a. If wages are believed to be too low, then there may be pressure on the government to regulate the labor market b. A minimum wage is below the equilibrium wage is not bindingand therefore has no effect on the market outcome c. When a floor is binding on the wage, it causes a surplus (ex unemployment) i. Minimum wage laws do not affect highly skilled workers ii. They do affect teen workers iii. Studies show a 10% increase in the minimum wage raises teen unemployment by 1-3% d. Farmers participating in the federal commodities programs receive a target floor price for their crops. 2. Evaluating price controls a. Prices are the signals that guide the allocation of societys resources. This allocation is altered when policymakers restrict prices. b. Price controls often intend to help the poor, but often hurt more than help c. If the government is going to try to solve social problems, there are good reasons to try another way i. Attempts to get around the law of supply and demand generally do not work 1. Understanding the law of supply and demand is important in making public policy ii. If government wants higher wages for unskilled labor, it can attempt to increase the demand for such labor. iii. If it wants affordable housing, it can subsidize housing 3. Such methods often generate some problems of their own. However, these are usually more effective than disregarding the law of supply and demand 3/27 a) As the demand for cigarettes is inelastic, most of the tax increase is borne by the consumers and only a small fraction is borne by the sellers. b) If the government imposes a tax on a good whose demand is elastic, the result would be very different c) A good like cheddar cheese (for which other cheeses are close substitutes) has a demand that is price elastic i) If a 10 cent tax is imposed on the sellers ii) There will be a higher price for the buyers and a lower quantity sold for the sellers iii) How will the effect be distributed between price and quantity?

(1) A tax would drive consumers to buy other cheeses, causing a sharp drop in quantity with only a small change in price. iv) The producers pay the bigger portion of the 10 cent tax (1) Most of the tax is borne by the sellers and only a small fraction is borne by the consumers 2) Who pays a luxury tax? a) In 1990, congress adopted a luxury tax on yachts, private airplanes, furs, expensive cars, ect b) Goal of the tax: raise revenue from those who could most easily afford to paywealthy customers c) But who really pays a luxury tax? i) Demand is price elastic. In the short run, supply is inelastic 3) Government policies and the allocation of resources a) Each of the policies weve considered affects the allocation of societys resources. i) A binding minimum wage causes a surplus of workers, wasting resources CHAPTER 7 CONSUMERS, PRODUCERS, AND THE EFFICIENCY OF MARKETS The study of how the allocation of resources affects economic well-being is called welfare economics 1) the term allocation of resources is used to refer to a) how much of each good is produced b) which producers produce it c) which consumers consume it 2) The max amount a buyer will pay for a good is called the buyers willingness to pay (WTP) a) Demand schedule P Quantity demanded Over 300 0 250-300 1 175-250 2 125-175 3 0-125 4 b) At Q= 1, 2, 3, 4: the height of the highest point on the demand curve is the WTP of a buyer who would leave the market if the price was any higher i) Called a marginal buyer price goes up slightly, then they are out of the market. c) Staircase shape i) If the numbers of buyers is large as in a competitive market, there would be a large number of very tiny steps (1) It would look more like a smooth curve 3) Consumer surplus (CS) a) The difference between what a consumer would be willing to pay and what he actually has to pay to buy a certain amount of a good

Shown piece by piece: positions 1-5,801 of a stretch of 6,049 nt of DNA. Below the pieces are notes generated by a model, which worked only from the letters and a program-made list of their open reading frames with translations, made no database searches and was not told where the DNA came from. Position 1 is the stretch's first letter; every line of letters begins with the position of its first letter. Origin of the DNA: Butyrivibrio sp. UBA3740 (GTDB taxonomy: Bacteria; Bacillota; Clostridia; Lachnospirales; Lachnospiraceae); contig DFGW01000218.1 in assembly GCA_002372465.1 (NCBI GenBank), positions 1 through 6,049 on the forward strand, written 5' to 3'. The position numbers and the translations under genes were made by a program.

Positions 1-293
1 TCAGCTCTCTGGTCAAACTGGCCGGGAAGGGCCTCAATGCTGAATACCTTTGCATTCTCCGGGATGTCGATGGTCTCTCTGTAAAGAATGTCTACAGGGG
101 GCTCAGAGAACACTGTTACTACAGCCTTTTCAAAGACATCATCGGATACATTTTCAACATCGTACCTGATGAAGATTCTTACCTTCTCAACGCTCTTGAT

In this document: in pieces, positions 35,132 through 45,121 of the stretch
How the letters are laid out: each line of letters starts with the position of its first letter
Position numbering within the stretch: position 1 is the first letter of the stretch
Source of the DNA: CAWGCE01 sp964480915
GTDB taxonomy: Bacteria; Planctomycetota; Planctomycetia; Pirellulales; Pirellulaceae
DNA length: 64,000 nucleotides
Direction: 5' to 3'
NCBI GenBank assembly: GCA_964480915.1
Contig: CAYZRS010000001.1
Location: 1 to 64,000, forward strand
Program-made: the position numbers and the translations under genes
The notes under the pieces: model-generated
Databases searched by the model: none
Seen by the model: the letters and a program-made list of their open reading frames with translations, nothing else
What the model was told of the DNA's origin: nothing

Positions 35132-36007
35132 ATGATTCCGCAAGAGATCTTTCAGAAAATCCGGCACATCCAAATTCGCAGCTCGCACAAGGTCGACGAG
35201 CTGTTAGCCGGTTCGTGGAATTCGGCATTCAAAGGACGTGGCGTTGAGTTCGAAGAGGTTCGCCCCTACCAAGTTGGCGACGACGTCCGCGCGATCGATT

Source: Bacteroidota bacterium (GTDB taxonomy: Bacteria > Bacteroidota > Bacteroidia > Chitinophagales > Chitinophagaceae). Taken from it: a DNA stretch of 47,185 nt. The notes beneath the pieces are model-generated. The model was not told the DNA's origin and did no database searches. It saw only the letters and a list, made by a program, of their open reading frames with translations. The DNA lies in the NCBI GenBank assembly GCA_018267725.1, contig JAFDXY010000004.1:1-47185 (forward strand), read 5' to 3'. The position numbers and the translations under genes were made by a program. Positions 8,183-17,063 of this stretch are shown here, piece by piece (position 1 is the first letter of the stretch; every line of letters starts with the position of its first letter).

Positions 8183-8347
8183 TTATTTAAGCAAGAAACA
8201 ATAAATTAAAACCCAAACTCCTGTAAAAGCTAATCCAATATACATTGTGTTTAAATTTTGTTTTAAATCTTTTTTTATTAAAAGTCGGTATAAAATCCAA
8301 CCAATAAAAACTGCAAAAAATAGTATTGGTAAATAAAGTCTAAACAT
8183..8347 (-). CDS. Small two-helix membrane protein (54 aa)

b) Total CS equals the area of the region that is under the demand curve and above the horizontal line that is at the price level c) CS is the area f the region below the demand the demand curve and above the price line i) Area of triangle = (b)(h)